December 3, 2012
[This was originally posted on an earlier blog of mine Linkguistics]
Recently in Hacker School, I finished a project using Python I called “Synesthesia.” The concept was devised by my housemate Natan, but it seemed to be an interesting engineering problem that would allow me to revisit my psycholinguistics knowledge. And then we can hang our art in our living room.
The concept: A generative art program into which you feed an image and you get back another image such that all the colored regions in the original are replaced with words that are related to that colors. So, a previously red patch might sport the words “cherry,” “communism,” and “balloon.” Here’s what happens:
This program has several parts, the logic behind each I will explain in more detail later. They are:
###1. Simplifying the Image: imagesimpler.py In order to best figure out what words should go where, I needed to simplify the color space of the image. So, we as humans know that the blue section in the original above is all, well, blue. However, neighboring pixels in image are a) different colors and b) defined not by their names but by the amount of red, green, and blue they comprise. This trio is called the “RGB value.”
To do this, I used a nice module called webcolors that allowed me to make a list of the RGB value for each of the colors specified by the user. Then, I calculated the Euclidean distance between each pixel in the original image and the list of RGB values I’d created. Subsequently, I replaced the pixel with its nearest approximate, creating a simplified image.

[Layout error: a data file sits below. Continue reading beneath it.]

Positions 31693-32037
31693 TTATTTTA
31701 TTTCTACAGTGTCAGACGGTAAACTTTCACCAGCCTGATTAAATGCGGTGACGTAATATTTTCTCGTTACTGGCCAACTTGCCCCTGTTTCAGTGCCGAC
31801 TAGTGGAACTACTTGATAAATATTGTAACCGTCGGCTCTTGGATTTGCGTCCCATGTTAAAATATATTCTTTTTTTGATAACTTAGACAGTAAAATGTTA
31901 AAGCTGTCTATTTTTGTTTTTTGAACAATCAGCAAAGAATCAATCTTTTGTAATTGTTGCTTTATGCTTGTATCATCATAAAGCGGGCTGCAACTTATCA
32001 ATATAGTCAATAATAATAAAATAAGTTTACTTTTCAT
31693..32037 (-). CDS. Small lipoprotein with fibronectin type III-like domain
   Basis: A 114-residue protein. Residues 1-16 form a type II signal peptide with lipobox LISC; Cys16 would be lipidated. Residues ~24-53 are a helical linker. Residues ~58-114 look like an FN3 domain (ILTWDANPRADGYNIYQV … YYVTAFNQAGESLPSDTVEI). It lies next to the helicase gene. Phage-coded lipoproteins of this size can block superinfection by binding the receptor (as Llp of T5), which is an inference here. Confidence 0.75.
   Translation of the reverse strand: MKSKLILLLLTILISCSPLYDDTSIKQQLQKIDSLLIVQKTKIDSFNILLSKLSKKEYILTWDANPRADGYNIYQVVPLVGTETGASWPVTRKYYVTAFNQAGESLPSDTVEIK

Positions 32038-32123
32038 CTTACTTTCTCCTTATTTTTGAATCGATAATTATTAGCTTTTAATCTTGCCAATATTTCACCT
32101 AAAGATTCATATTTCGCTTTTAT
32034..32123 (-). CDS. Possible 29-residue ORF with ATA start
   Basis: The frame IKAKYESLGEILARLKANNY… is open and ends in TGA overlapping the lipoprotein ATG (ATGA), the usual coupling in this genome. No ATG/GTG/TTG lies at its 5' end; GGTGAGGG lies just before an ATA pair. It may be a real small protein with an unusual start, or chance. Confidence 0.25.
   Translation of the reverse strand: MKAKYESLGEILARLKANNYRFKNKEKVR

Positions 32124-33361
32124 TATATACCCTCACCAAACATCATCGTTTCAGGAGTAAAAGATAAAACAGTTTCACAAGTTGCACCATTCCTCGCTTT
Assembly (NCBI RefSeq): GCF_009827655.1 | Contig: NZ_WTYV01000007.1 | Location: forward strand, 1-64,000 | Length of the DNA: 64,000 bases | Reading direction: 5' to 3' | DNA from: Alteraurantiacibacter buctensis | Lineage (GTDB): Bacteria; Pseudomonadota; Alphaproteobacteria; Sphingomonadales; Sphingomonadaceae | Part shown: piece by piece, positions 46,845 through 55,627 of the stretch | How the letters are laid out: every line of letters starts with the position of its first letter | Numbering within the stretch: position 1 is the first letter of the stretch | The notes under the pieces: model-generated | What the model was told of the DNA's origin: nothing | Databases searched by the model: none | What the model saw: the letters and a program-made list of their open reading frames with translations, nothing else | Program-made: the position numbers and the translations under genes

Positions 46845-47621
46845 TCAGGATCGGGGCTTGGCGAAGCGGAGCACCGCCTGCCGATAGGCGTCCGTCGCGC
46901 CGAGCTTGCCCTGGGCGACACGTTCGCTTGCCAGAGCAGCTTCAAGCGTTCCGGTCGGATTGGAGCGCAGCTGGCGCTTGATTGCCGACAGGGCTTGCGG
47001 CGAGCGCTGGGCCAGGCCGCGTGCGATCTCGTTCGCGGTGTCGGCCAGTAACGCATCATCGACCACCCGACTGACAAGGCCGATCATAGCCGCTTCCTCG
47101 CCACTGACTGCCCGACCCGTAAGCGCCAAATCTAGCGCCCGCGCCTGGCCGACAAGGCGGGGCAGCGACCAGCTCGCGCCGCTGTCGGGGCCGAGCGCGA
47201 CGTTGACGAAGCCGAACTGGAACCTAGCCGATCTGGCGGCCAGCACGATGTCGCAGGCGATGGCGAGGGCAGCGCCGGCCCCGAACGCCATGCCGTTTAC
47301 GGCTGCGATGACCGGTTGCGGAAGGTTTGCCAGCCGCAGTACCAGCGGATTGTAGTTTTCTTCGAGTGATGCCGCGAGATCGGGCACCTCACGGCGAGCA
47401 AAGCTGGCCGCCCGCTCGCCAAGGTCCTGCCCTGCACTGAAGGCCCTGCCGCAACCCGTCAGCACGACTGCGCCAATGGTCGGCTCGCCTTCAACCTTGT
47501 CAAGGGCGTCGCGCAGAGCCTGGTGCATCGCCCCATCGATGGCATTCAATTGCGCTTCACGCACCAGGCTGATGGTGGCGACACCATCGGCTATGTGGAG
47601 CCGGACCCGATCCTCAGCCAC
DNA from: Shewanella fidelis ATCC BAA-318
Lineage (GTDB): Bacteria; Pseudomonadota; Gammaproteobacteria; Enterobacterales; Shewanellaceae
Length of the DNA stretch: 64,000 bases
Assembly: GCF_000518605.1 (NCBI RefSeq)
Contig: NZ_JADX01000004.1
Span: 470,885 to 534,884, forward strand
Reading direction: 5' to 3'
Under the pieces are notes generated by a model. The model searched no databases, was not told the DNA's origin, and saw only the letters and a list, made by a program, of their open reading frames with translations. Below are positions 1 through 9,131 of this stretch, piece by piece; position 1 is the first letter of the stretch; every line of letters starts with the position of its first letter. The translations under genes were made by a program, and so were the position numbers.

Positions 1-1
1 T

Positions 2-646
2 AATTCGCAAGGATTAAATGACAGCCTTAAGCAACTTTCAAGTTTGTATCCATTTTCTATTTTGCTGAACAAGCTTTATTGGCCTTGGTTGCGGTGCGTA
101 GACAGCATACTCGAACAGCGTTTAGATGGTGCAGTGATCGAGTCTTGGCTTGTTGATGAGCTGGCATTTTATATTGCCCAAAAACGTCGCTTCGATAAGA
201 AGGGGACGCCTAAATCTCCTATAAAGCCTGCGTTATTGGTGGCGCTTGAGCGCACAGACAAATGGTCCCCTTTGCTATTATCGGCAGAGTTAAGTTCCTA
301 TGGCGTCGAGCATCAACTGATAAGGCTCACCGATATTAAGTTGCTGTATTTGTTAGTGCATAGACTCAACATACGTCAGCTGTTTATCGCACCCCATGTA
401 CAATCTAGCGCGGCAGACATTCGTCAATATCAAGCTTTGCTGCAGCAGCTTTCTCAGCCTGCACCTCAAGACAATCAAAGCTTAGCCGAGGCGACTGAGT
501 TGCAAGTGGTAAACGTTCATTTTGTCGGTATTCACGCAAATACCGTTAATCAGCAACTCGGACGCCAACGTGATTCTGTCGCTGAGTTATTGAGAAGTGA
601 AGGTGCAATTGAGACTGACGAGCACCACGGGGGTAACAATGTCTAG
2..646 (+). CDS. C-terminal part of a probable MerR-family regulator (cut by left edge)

###2. Related Words: cooccurrence.py In order to get a list of words that are related with the colors in the image, I appealed to the idea that related words co-occur with one another. I created a module that will find words that co-occur with any target word. To do this, I first scraped Wikipedia articles that come up when you do a search for the target word, compiling them all into a single corpus. I did this using Beautiful Soup. Following that, I created a frequency distribution of words that occur within a certain distance of the target word within it’s scraped corpus, seeing how many times each word appeared. I then used this distribution to determine which words co-occur significantly with the target.
###3. Creating the Art: synesthesizer.py To create the “synesthesized” image, I started at the top left corner, figured out what color the pixel was and popped the first word related to that color from the list of related words, and put in a new image in the corresponding space. Each letter in the word stood in for a pixel, and each word is separated by a space, which is also a pixel. The “color” of the word is determined by the color of the pixel-space it begins on. So, if the word “cat” were placed, the next word would begin 4 pixel-spaces after “cat” began. If the next word in line for the color doesn’t fit on the line, it’s put back in the stack and I start again at the new line. I know that’s a bit confusing, so here’s a visualization: